Vegetables and herbs rooted in history

In this super technical world of gadgets that make daily chores easier, tell time (as well as tell you when to stand or when to take a deep breath) and driverless cars, the softer world of myths and fantasies seems to disappear. Maybe we view ourselves as being too old or too practical to indulge in some mindless reading.

Look at it this way: It diverts our minds, slows down the frantic pace we can fall into during the holiday season and, if nothing else, offers some conversation starters at a dull party. Admittedly, you’d have to come up with a clever lead-in sentence. Starting out with “Did you know?” won’t capture your audience.

A favorite book on my bookshelf is “Garden Facts and Fancies” by Alfred Carl Hottes, published in 1949, which is always a pleasure to thumb through on a chilly day.

Fresh homegrown vegetables are a delight to grow and eat, but they don’t offer much along the lines of poetic writings. You won’t find lyrical poems or sonnets written about radishes or spinach, but they do have their stories to tell.

Radishes aren’t big news-makers and the development of new varieties never garners the followers that new tomato varieties do. Some gardeners consider the only purpose of a radish is to mark the rows of carrots with their quick sprouting tufts of green.

Pliny the Elder, Roman author and naturalist, had his own thoughts that radishes were not meant for a gentleman’s table because they “provoke a man that eateth them to belch.” Somewhere in history radishes were elevated to the breakfast table. They were eaten as an eye-opener, dipped in salt and munched before any other food.

We think of roasted vegetables as being a fairly recent epicurean delight. Not so, according to Pliny, who wrote that if one eats a roasted beet, it will take away the bad breath from eating garlic. Beets were reputed to be good as a compress to cure hydrophobia. It was believed that beets were also good for snake bites, cancer and inward sores.

I’ll bet you didn’t know that you can steal parsley but never accept it as a gift. Parsley was used at parties in Rome as it “rendered the fumes of wine innocuous.”

And when in love, don’t cut parsley (no reason given).

Have you heard of Peascod wooing? If a maid finds a pod with nine peas in it, she places it on the doorstep of the kitchen. The first man to cross over it will be her future lover.

Water boiled from peas was considered good for measles.

Herbalist John Gerade, writing in the 1590s, didn’t give much credit to spinach. He wrote, “It yieldeth little or no nourishment at all.”

The preferred method of cooking spinach hasn’t changed much in over 300 years. The Dutch placed spinach in a pot “without any moisture than its owne, and after the moisture is a trifle pressed from it, they put butter and a little spice unto it and make thereof a dish that many delight to eate of.”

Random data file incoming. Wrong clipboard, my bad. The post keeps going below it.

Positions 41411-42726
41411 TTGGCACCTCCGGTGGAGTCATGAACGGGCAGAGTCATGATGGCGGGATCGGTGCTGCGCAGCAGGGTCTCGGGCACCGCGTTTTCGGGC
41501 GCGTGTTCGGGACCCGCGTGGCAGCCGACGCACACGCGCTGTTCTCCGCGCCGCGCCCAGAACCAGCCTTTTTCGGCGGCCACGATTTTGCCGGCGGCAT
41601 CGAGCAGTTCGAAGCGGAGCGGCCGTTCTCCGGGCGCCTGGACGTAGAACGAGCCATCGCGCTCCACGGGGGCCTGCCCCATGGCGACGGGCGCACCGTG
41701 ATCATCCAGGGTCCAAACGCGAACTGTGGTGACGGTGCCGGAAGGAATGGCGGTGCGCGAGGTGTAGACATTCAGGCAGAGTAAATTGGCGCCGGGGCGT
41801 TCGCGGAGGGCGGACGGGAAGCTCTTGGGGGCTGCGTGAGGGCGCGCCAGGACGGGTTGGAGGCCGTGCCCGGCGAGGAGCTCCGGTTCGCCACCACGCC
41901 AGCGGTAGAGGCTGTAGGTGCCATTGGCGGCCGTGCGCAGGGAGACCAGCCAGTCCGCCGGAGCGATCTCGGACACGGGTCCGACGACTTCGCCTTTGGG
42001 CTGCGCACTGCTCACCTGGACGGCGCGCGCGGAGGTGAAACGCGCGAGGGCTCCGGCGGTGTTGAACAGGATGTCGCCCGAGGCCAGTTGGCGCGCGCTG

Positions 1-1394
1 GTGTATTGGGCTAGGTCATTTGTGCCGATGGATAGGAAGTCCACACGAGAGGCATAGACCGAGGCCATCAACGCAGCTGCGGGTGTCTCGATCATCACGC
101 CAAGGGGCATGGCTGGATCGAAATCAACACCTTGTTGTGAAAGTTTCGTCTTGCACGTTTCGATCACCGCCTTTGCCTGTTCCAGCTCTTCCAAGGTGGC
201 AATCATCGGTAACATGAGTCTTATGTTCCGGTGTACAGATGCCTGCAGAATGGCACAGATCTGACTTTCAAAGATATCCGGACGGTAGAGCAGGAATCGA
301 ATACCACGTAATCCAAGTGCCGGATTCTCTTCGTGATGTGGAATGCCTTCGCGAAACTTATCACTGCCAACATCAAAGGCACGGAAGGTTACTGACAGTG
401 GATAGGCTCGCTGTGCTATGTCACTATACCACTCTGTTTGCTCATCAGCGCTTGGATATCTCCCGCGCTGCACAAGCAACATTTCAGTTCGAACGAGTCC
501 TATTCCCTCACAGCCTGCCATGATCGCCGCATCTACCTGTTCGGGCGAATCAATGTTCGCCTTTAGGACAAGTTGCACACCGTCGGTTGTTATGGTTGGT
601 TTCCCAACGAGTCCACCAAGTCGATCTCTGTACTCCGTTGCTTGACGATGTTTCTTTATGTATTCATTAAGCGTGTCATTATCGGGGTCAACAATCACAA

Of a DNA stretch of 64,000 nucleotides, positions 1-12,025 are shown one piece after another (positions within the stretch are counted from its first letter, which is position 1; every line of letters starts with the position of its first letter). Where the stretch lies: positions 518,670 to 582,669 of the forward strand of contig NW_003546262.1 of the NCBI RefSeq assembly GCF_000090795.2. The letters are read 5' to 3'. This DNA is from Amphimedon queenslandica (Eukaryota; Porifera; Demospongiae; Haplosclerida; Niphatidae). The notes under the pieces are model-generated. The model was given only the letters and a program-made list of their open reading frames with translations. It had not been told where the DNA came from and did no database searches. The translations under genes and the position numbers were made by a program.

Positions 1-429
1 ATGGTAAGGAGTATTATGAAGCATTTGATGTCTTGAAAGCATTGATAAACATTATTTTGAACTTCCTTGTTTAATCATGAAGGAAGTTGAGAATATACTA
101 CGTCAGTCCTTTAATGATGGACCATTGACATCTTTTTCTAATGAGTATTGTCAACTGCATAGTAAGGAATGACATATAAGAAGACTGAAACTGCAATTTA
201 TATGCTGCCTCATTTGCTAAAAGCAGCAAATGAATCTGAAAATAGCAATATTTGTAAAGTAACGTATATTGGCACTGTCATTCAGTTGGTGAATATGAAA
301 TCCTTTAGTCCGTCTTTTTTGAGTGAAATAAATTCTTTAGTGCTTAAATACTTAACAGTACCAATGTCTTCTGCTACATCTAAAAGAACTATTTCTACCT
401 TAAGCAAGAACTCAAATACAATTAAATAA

That’s exactly how it was prepared growing up in Wisconsin but with a splash of vinegar and a garnish of sliced hardboiled eggs.

Gerade also had advice on eating lettuce. “Eaten after supper it keepeth away drunkenness which cometh from wine, but being taken before meate it doth many times stir up the appetite.” The Saxons called it Sleepwort because it encourages sleep.

I would be remiss if I didn’t include tales about my favorite summer eats — tomatoes in all shapes and colors.

Again, Gerade was very vocal on tomatoes, which he considered “the whole plant to be of ranke and stinking savour” — the fruit was corrupt, which he left to every man’s censure.

Many tags have been given to the tomato. The German folklore is associated with the werewolf legends that believe the “deadly nightshade” was used by witches and sorcerers in potions to transform themselves into werewolves — hence the tag of “wolf peach.”

“Poison apple” is another tag. It was thought that aristocrats got sick and died after eating them, but the truth was that wealthy Europeans used pewter plates, which were high in lead content. The high acidity of the tomato when placed on a pewter plate would leach lead from the plate, resulting in death from lead poisoning.

Word of the tomato spread slowly in the newly settled American colonies along with plenty of myths and questions from farmers. By 1822 hundreds of tomato recipes appeared in local periodicals and newspapers, but fears and rumors of the potential poison still lingered. Just as the populace was becoming comfortable with using the tomato, in about 1830, a new concern emerged. The Green Tomato Worm, measuring 3 to 4 inches in length with a horn sticking out of its back. In an 1867 publication, it was believed that a mere brush with such a worm could result in death.

Even Ralph Waldo Emerson feared the presence of the tomato-loving worm. They were “an object of much terror, it being currently regarded as poisonous and imparting a poisonous quality to the fruit if it should chance to crawl upon it.”

The fears finally subsided, and by 1897, innovator Joseph Campbell figured out that tomatoes keep well when canned and popularized condensed tomato soup.

I guess we can say, “We’ve come a long way, baby!”

— Reporter:

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